Parliament split on going to war: Remember 2003?

As calls increase for reform of the flawed process by which Australian troops can be sent to war, and in particular for parliamentary debate and vote before ADF deployments to armed conflict, some standard arguments against such decision-making by parliament continue to be offered. They remain unconvincing. The latest articulation of these arguments was made on 30 June 2017 by Dr Anthony Bergin during his lecture entitled “Parliament and national security: Challenges and opportunities,” in the Senate Occasional Lecture Series.

Pleasingly, Dr Bergin acknowledged that parliamentarians are under-utilised in matters of national security, and he contributed useful ideas, especially …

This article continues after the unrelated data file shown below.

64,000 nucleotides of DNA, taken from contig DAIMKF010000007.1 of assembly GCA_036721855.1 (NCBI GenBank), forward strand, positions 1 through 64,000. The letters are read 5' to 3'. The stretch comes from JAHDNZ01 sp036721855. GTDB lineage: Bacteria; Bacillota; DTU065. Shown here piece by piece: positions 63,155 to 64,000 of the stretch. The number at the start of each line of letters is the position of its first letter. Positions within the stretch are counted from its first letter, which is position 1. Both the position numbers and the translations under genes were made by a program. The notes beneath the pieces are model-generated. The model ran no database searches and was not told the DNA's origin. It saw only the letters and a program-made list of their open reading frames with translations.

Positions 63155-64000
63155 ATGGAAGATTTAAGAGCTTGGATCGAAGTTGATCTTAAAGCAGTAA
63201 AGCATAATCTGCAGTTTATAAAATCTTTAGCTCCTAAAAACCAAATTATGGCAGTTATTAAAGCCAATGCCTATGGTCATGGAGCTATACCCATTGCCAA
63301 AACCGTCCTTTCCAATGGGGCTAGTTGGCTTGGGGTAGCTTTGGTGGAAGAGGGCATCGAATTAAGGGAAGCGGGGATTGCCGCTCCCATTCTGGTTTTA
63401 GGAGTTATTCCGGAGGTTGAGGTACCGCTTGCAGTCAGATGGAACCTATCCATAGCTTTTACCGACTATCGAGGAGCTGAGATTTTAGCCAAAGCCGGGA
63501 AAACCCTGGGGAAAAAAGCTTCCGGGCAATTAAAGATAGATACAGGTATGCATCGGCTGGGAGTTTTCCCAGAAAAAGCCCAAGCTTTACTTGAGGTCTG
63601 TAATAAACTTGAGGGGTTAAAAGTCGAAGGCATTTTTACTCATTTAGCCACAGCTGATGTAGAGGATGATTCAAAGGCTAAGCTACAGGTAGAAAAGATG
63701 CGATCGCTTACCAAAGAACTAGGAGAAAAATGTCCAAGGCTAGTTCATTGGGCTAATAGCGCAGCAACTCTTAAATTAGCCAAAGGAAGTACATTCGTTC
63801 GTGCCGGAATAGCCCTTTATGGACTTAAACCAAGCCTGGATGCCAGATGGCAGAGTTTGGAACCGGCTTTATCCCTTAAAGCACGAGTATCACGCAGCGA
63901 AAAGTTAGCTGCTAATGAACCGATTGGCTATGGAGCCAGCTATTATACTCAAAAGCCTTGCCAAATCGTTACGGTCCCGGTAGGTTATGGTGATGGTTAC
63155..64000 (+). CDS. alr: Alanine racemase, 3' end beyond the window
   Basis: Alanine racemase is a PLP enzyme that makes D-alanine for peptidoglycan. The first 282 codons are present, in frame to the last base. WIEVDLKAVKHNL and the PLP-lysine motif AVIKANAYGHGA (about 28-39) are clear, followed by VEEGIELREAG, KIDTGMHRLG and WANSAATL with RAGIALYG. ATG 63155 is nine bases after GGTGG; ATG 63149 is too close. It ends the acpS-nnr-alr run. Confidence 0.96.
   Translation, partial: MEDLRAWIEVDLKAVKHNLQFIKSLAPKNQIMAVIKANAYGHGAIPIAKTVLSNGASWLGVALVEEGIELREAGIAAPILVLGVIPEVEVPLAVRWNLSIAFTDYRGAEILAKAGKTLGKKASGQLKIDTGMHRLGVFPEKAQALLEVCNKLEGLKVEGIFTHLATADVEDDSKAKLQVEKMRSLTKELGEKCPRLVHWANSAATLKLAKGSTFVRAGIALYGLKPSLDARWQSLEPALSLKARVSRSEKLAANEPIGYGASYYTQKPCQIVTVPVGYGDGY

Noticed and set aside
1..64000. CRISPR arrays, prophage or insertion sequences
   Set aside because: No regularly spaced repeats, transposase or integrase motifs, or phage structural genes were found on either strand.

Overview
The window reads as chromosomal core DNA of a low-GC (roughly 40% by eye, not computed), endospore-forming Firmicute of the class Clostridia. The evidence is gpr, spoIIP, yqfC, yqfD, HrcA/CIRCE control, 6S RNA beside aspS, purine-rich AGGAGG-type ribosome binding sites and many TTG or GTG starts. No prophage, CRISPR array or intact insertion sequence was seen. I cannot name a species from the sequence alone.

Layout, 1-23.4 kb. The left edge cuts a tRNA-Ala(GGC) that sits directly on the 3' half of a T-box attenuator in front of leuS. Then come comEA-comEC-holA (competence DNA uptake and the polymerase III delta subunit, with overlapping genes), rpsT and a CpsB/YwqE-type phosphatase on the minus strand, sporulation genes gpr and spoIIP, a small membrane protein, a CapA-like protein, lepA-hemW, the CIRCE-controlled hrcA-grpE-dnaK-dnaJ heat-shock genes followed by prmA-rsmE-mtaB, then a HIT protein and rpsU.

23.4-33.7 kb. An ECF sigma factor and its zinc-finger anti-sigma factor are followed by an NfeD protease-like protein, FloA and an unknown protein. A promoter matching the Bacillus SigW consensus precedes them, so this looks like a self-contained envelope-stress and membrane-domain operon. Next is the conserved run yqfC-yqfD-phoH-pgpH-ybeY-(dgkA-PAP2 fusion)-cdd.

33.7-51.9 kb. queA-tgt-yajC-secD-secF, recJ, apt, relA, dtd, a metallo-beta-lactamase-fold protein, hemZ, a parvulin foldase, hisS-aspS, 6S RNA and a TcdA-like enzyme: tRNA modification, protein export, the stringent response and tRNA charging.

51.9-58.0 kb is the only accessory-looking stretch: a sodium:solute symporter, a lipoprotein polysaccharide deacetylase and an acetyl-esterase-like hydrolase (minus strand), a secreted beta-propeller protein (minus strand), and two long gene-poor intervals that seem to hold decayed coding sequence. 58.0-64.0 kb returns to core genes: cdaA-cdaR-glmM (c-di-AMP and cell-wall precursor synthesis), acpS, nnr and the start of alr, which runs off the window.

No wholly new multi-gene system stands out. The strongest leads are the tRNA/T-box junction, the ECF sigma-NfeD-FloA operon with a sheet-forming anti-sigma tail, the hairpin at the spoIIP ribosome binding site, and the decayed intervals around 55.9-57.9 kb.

Howard’s War: a continuation of politics by other means

Paul Barratt AO

President, Australians for War Powers Reform

Notes for Public Seminar at Southern Cross University, Lismore Campus, 26 April 2017

In March 2003 Prime Minister John Howard triggered Australian participation in the US-led invasion of Iraq. The invasion was illegal under international law, and Australian participation in it was not authorised by the Governor-General as required by the Australian Constitution. There was no strategy, no end-state that the Australian Government wished the Australian Defence Force (ADF) to achieve: the Government’s reasons for participating were political, not military. This presentation will argue that we must reform the way we …